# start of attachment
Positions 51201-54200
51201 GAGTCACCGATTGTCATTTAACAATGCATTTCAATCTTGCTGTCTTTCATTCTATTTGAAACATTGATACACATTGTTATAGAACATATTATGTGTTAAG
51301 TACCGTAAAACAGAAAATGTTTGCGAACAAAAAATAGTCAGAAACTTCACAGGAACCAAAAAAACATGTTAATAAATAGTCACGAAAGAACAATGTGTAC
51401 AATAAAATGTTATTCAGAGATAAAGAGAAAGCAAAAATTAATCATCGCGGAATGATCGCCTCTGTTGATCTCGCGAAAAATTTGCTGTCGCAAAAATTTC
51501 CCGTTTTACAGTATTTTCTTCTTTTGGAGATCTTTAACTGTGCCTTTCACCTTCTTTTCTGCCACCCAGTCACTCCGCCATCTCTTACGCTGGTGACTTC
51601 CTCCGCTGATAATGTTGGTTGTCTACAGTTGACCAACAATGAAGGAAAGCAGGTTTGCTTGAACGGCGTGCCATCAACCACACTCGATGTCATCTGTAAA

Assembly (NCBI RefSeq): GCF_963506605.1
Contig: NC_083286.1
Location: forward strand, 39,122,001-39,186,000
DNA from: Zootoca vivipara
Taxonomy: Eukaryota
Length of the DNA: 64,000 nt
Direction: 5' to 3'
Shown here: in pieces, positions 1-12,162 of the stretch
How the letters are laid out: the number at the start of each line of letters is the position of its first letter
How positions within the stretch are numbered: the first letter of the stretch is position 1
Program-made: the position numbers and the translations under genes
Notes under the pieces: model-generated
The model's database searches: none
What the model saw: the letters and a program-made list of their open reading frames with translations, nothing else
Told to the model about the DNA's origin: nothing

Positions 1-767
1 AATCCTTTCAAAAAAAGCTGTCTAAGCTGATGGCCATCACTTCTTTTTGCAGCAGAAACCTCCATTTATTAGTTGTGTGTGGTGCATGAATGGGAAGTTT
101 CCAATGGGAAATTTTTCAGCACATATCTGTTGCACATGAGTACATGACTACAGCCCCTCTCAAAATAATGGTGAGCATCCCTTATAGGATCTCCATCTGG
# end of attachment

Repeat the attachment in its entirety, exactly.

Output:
Positions 51201-54200
51201 GAGTCACCGATTGTCATTTAACAATGCATTTCAATCTTGCTGTCTTTCATTCTATTTGAAACATTGATACACATTGTTATAGAACATATTATGTGTTAAG
51301 TACCGTAAAACAGAAAATGTTTGCGAACAAAAAATAGTCAGAAACTTCACAGGAACCAAAAAAACATGTTAATAAATAGTCACGAAAGAACAATGTGTAC
51401 AATAAAATGTTATTCAGAGATAAAGAGAAAGCAAAAATTAATCATCGCGGAATGATCGCCTCTGTTGATCTCGCGAAAAATTTGCTGTCGCAAAAATTTC
51501 CCGTTTTACAGTATTTTCTTCTTTTGGAGATCTTTAACTGTGCCTTTCACCTTCTTTTCTGCCACCCAGTCACTCCGCCATCTCTTACGCTGGTGACTTC
51601 CTCCGCTGATAATGTTGGTTGTCTACAGTTGACCAACAATGAAGGAAAGCAGGTTTGCTTGAACGGCGTGCCATCAACCACACTCGATGTCATCTGTAAA

Assembly (NCBI RefSeq): GCF_963506605.1
Contig: NC_083286.1
Location: forward strand, 39,122,001-39,186,000
DNA from: Zootoca vivipara
Taxonomy: Eukaryota
Length of the DNA: 64,000 nt
Direction: 5' to 3'
Shown here: in pieces, positions 1-12,162 of the stretch
How the letters are laid out: the number at the start of each line of letters is the position of its first letter
How positions within the stretch are numbered: the first letter of the stretch is position 1
Program-made: the position numbers and the translations under genes
Notes under the pieces: model-generated
The model's database searches: none
What the model saw: the letters and a program-made list of their open reading frames with translations, nothing else
Told to the model about the DNA's origin: nothing

Positions 1-767
1 AATCCTTTCAAAAAAAGCTGTCTAAGCTGATGGCCATCACTTCTTTTTGCAGCAGAAACCTCCATTTATTAGTTGTGTGTGGTGCATGAATGGGAAGTTT
101 CCAATGGGAAATTTTTCAGCACATATCTGTTGCACATGAGTACATGACTACAGCCCCTCTCAAAATAATGGTGAGCATCCCTTATAGGATCTCCATCTGG